This post was written by Lesley Anderson, 2021-2022 Albert Einstein Distinguished Educator Fellow at the Library of Congress.
In the twenty-first century, we often take it for granted that we can jump on a plane and fly almost anywhere in the world. Just over 100 years ago, this concept would have been laughed at.
This cartoon from the Wilbur and Orville Wright Papers represents some interesting expectations for manned flight in 1909. Students in an introductory physical science class or earth science class may engage with the cartoon to better understand the historical roots of aviation.
Introduce the image to students one piece at a time. First, show them just the plane. Ask them what they notice, what they think is happening in the drawing, and what they wonder about it. Then, ask them to make predictions about who they believe the two men are who are flying. Focus students on the banner trailing from the plane if they need support in identifying the men.
Once students have identified that this is an early biplane flown by the Wright Brothers, share a zoomed in image of each celestial object and ask students to identify what they believe the facial expressions of each indicates. When students have written down their ideas, ask them to share their thoughts with a partner and think about what the illustrator might be trying to indicate about manned flight. Then share the full cartoon with students and direct them to engage with the text associated with each planet. How do these thought bubbles change their thinking about what the author is implying?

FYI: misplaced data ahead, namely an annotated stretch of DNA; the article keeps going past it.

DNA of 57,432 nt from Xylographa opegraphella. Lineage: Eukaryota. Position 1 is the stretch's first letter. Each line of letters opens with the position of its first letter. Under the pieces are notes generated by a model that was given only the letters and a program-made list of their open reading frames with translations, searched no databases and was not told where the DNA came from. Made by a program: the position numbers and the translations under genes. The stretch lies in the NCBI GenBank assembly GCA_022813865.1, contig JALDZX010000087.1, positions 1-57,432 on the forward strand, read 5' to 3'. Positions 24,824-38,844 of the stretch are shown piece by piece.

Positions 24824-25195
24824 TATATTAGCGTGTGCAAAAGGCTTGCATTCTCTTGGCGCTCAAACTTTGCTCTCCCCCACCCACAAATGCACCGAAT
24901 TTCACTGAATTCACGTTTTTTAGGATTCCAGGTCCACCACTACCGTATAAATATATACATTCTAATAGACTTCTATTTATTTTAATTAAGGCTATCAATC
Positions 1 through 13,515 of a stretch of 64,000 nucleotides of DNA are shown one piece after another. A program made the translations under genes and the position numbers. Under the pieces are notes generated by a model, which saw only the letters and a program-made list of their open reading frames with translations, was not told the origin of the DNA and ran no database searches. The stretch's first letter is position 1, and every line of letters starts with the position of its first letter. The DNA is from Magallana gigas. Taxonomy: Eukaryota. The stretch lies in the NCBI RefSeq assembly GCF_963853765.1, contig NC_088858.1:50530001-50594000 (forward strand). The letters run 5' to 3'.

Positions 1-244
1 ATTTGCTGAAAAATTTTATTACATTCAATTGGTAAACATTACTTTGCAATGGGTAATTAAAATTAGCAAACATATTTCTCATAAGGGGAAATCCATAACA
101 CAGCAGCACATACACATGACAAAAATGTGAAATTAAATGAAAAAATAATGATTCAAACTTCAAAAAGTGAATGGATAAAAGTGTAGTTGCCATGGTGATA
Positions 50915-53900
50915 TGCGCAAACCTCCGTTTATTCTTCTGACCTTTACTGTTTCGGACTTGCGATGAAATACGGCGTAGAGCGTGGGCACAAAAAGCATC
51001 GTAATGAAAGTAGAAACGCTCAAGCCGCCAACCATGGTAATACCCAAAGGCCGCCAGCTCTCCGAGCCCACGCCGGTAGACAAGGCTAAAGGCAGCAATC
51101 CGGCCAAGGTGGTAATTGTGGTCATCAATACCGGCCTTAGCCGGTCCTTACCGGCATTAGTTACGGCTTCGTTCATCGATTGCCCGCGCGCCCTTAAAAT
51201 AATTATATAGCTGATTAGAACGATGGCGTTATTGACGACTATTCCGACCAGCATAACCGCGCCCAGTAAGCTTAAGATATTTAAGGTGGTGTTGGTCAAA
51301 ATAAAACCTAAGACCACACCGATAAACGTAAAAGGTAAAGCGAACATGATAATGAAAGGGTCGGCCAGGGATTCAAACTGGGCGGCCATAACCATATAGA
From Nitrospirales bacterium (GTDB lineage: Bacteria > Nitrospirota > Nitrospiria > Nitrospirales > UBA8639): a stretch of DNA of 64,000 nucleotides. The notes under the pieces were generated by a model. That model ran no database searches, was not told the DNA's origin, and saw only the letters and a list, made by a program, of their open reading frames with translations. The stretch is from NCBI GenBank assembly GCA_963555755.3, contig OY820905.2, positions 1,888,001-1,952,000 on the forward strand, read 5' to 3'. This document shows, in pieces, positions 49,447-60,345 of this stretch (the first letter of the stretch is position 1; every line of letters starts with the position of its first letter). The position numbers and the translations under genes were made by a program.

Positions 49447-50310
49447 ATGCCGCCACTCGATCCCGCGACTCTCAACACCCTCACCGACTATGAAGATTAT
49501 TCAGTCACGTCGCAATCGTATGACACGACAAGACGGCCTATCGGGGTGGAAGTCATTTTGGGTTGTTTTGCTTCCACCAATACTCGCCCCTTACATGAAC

After students see the entire cartoon, ask them to write down their lingering questions. Encourage students to focus on the text in the cartoon and develop questions that will inspire discussion. Students may ask:
- What is the “ozone ocean blue”?
- Why are the Wright Brothers considered “Monarchs of the Air”?
- Why is the author likening flying to sailing?
Additionally, students may be interested in where this piece of history was contributed within the Library. Encourage students to think about why the Wright Brothers chose to include this particular cartoon in their scrapbook when there were many cartoons published about them in newspapers at that time. Ask students to think about their own experience with scrapbooking and make inferences about the importance of this cartoon to the Wright Brothers.
Another potential strategy to introduce this primary source involves removing the text boxes from each planet so students can make their own predictions about what each of the planets would say based on their facial expressions. Students might even be inspired to create their own comics about historical scientific events.